Casper Van Dien has the perfect jawline and the perfect name for an action/adventure star. The handsome Van Dien, best known for the film Starship Troopers, is in Sarasota this winter filming the TV series Miami 24/7. He plays a helicopter newsman in the series, the first project of Sanborn Studios in Lakewood Ranch.
His name isn’t a press agent’s confection, by the way. The eldest son in the Van Dien family has been named Casper for 11 generations. Though the clan’s roots go back to the Dutch settlers of New York, Van Dien was born in Milton, Fla., where his father, a retired U.S. Naval commander, taught Navy pilots to fly. He attended Florida State University for a year before becoming an actor.
Lots of Van Dien’s relatives are likely to be on the set, as his parents live in Punta Gorda and he has sisters in Venice and Bradenton. No word yet whether his wife, actress Catherine Oxenberg, will be visiting from the couple’s California home. She’s a descendant of Yugoslavian royalty, as you surely know if you watched the couple’s 2005 Lifetime reality series, I Married a Princess.
Some Sarasota Orchestra supporters were distressed when the news broke that conductor and artistic director Leif Bjaland is a finalist for a similar position with the Colorado Springs Philharmonic. Had last season’s acrimonious contract negotiations between the musicians and management taken its toll? Had Bjaland’s relationship with CEO Joe McKenna deteriorated?
Actually, Bjaland says he’s “never been more joyful or optimistic” than he is about the continually escalating quality of the orchestra, as well as its potential for the future.
“On the other hand, if one is to grow one has to be open to new challenges,” he says. “That’s good not only for me, but for the orchestras with which I have an affiliation.”
If Bjaland gets the Colorado job (he’s one of five finalists, and earned good reviews for his guest conductor stint in October), he might be able to divide his time between Sarasota and Colorado, if both organizations agree. He currently conducts the Waterbury Symphony in Connecticut when not in Sarasota. That contract expires in a year (his Sarasota contract has two more seasons, including this one).
But he says it’s too early to speculate how he might arrange his schedule. “I had a very positive experience in Colorado, but they have four other excellent candidates they’ll be considering until April,” he says. The Colorado orchestra’s budget is about one-third that of Sarasota’s; but, Bjaland says, “They have a wonderful concert hall, and lots of ambition and skill.”
Meanwhile, buoyed by the success of his innovative, multi-media Journeys to Genius concerts, Bjaland says he’s eager to “further push the envelope, while being mindful of the tradition from which we spring.”
When Jim Shirley was named executive director of the Sarasota County Arts Council (just renamed the Arts and Cultural Alliance of Sarasota County), some were skeptical, as he didn’t have an arts background. But he gets high marks for his first year on the job from most people I talk to.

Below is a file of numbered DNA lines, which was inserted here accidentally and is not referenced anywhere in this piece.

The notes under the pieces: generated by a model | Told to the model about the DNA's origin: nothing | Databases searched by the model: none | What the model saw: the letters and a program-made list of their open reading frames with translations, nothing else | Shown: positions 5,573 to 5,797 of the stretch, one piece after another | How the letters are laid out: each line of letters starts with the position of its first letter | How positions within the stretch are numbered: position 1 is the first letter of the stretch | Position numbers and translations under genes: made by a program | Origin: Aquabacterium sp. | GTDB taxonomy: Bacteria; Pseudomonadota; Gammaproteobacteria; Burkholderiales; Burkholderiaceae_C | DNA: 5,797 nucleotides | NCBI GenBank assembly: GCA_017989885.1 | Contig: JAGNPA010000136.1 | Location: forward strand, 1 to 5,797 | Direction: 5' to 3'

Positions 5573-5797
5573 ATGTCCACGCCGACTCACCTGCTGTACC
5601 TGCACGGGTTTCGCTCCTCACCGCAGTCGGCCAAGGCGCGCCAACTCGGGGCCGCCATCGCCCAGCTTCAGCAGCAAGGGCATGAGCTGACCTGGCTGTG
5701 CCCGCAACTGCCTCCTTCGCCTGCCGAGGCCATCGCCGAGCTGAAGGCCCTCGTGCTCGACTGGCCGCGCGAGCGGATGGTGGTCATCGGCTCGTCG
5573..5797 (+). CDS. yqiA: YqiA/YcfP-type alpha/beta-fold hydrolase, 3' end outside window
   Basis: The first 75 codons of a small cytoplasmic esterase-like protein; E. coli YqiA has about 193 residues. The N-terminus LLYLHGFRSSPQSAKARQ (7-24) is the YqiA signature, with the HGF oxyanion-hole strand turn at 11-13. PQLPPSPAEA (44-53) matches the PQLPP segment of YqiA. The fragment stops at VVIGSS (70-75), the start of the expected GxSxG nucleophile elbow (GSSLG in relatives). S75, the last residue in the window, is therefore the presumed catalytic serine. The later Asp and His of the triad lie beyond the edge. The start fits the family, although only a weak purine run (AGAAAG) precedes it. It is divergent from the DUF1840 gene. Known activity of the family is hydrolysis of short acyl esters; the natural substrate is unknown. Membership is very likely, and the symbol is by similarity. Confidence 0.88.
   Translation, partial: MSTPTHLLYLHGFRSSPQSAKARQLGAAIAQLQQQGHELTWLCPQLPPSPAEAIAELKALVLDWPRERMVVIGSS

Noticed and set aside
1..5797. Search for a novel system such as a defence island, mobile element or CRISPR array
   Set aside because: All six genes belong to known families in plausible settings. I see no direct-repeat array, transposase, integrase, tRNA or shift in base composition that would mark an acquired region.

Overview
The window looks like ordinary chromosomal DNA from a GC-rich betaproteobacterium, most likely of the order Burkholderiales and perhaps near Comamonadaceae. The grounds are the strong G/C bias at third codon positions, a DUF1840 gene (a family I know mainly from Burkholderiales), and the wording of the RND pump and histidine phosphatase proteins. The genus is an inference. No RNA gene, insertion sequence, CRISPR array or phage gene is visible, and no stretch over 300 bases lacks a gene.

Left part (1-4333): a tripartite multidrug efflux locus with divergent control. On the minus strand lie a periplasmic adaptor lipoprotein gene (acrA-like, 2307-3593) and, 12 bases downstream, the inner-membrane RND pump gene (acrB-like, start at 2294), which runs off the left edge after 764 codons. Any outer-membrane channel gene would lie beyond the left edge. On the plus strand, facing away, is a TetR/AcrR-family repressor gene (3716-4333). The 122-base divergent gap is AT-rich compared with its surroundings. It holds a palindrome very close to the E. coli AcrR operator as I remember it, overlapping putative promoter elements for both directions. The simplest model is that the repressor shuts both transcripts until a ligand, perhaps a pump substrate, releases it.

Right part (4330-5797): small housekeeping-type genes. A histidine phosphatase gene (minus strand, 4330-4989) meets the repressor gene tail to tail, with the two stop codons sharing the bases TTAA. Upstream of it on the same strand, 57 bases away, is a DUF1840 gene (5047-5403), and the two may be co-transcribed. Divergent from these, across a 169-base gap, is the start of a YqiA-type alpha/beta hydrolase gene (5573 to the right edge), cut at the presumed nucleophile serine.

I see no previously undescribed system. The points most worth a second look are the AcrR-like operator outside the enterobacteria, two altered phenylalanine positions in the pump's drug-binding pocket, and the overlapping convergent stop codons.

Though he’s not a visionary with a barn-burning speaking style, he’s quietly worked to get the organization back on track after some difficult years. He’s been particularly good at fostering collaborations among arts and cultural groups. He worked hard to make the fledgling sARTee’ festival more successful than it might have been. And he put on an Arts Leadership Awards ceremony in October that many feel was the best in memory. Now I hear he’s working on helping to restore a version of the Sarasota Reading Festival.
Local Boy Makes Good
I picked the perfect night—Halloween—to see Sarasota’s own Paul Reubens, left, take Broadway by storm in The Pee-Wee Herman Show. Nearly half the excited audience members in Manhattan’s Stephen Sondheim Theatre had come in costume.
There were plenty of Pee-Wees, of course: guys and a few women wearing his trademark ill-fitting gray suit and red bow tie. Others dressed as Miss Yvonne, Cowboy Curtis, Chairy and other characters from the show, which is a giddy live version of the old Saturday morning TV series, Pee-Wee’s Playhouse.
Reubens’ energy never flagged during the show, which will clearly be more appealing to loyal fans like these, who gleefully cheered some of the famous catch phrases, such as “I know you are, but what am I?” Afterward, Reubens came out the stage door, still in costume, to greet a crowd of well-wishers that was so large he had to use a megaphone.
Because I was away for the first Ringling International Arts Festival, I practically camped out on the Ringling campus for round two, attending eight performances, plus a couple of stimulating lectures. Congratulations to everyone from director Dwight Currie to the corps of helpful volunteers who made the festival such a smoothly run success. I hear that visual arts could be a bigger component in the future, which would make the event even better.
I found I had the best time just standing in the lobby or parking lot after a show, sharing opinions and suggestions with people who had just attended different performances in other venues. You know you’ve got a hit when you wish you could be in three places at once.
My favorite event was The Boys, performed in Russian with English subtitles by the talented young actors from Moscow’s Theatre Art Studio. The two hours flew by, and you quickly forgot they weren’t speaking English.
To the same talented young actors from the Theatre Art Studio, who, feeling no pain at the opening night gala, mounted a statue of a centaur in front of the museum and knocked it off its pedestal. I’m told the damage was minor. And somebody who helped with production of The Boys said the event had a silver lining. “The company was rather demanding at first, but after the statue incident, they were a bit chastened,” my source says.